Fusion Fragment #4 Review

My friend recommended Fusion Fragment to me after reading their most recent issue and the table of contents intrigued me right away. I love weird and dark science fiction stories. The stories in Fusion Fragment blew me away with their raw emotion. The grief, anger, frustration, and other feelings were palpable and realistic without crossing into the land of melodrama. Each story’s voice stood out to me as distinctive while their tone and themes created a cohesive issue with no odd story out. I read the issue in one night because I enjoyed story after story that I couldn’t find a good breaking point. 

Some of my personal favorites from the issue include “The Imitation Sea” by Lora Gray. I absolutely loved the juxtaposition with angels, surveillance, and grief. I found the prose heart aching and beautiful. I was utterly delighted when the story was queer since I had been picking up queer vibes from it even before the reveal. “The Ten Thousand Lives of Luciana Kim” by Maria Dong was a really brilliant take on afterlife and felt very cyberpunk in sections. The twist at the end was absolutely wonderful. I also really enjoyed “Getaway” by Jennifer Hudak as well because of the unique way Hudak dealt with eating disorders. It very much felt like a piece of ecological horror because of the way Hudak utilized elements of a lake ecosystem.

The other thing I loved about Fusion Fragment was elements of the formatting. The first thing that instantly caught my attention besides the gorgeous cover art was that each story in the issue preview with a table of contents had three keywords related to themes and content. I really liked how it felt like the AO3 tagging system but also acted as a way to give content warnings. It really helped me pick where I wanted to start in the issue since I tend to read magazines out of order. When I got the pdf and opened it, I was further delighted by other format elements. The table of contents included a snippet from each story which was wonderful to get a sense for each author’s style. The section with book recommendations by the issue’s authors was a great touch for people looking to discover new reads.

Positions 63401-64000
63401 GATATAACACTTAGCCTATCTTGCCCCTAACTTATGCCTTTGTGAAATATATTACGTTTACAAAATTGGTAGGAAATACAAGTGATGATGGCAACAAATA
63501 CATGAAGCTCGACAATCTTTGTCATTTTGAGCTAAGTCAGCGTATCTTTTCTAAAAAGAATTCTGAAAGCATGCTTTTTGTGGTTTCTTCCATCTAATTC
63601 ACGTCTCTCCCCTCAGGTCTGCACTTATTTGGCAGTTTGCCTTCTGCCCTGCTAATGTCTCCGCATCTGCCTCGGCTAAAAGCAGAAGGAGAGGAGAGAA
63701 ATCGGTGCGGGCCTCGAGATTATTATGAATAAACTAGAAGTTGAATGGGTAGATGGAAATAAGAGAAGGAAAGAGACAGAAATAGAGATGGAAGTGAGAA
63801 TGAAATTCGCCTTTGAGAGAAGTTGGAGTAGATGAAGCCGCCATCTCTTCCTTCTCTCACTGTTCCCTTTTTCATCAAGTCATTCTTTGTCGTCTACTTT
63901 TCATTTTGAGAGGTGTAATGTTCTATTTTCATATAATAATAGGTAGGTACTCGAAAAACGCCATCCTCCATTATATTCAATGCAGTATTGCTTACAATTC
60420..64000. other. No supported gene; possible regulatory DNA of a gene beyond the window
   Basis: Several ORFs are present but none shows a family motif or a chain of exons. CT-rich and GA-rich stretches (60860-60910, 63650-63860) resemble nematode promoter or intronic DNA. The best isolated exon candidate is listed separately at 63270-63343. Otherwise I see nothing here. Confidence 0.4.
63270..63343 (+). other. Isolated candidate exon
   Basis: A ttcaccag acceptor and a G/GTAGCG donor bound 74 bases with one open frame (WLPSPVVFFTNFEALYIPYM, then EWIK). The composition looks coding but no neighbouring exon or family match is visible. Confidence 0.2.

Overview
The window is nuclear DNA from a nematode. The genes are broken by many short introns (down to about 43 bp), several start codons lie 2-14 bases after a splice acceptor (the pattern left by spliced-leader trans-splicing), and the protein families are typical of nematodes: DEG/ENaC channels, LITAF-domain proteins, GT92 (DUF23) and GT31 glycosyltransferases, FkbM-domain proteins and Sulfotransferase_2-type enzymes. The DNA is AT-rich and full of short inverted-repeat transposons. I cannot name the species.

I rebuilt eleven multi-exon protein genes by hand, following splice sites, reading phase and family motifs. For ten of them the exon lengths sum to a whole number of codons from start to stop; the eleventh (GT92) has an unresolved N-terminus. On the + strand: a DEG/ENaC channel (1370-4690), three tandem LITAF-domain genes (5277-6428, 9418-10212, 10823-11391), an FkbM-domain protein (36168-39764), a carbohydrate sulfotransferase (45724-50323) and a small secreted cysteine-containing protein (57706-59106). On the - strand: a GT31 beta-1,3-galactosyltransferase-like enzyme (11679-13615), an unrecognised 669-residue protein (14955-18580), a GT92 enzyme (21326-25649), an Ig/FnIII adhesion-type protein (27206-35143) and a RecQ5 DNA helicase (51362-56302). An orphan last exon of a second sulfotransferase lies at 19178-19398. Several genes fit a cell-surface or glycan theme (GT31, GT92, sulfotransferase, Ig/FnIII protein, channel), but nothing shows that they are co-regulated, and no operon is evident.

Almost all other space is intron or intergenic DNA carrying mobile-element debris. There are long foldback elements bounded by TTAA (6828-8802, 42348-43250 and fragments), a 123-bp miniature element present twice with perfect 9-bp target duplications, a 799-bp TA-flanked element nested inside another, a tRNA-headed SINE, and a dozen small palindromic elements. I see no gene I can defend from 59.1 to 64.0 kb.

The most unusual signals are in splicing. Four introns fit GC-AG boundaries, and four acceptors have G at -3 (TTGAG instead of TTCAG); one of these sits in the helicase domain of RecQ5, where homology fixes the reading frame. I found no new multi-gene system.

Overall, I highly recommend Fusion Fragment. I look forward to reading more issues of the magazine and discovering more stories and authors. I really appreciated how many of the stories were intensely unabashed with presenting difficult topics and situations.

cropped-gay-bee.png

Support me on Patreon & Ko-Fi

Leave a Reply

Fill in your details below or click an icon to log in:

WordPress.com Logo

You are commenting using your WordPress.com account. Log Out /  Change )

Google photo

You are commenting using your Google account. Log Out /  Change )

Twitter picture

You are commenting using your Twitter account. Log Out /  Change )

Facebook photo

You are commenting using your Facebook account. Log Out /  Change )

Connecting to %s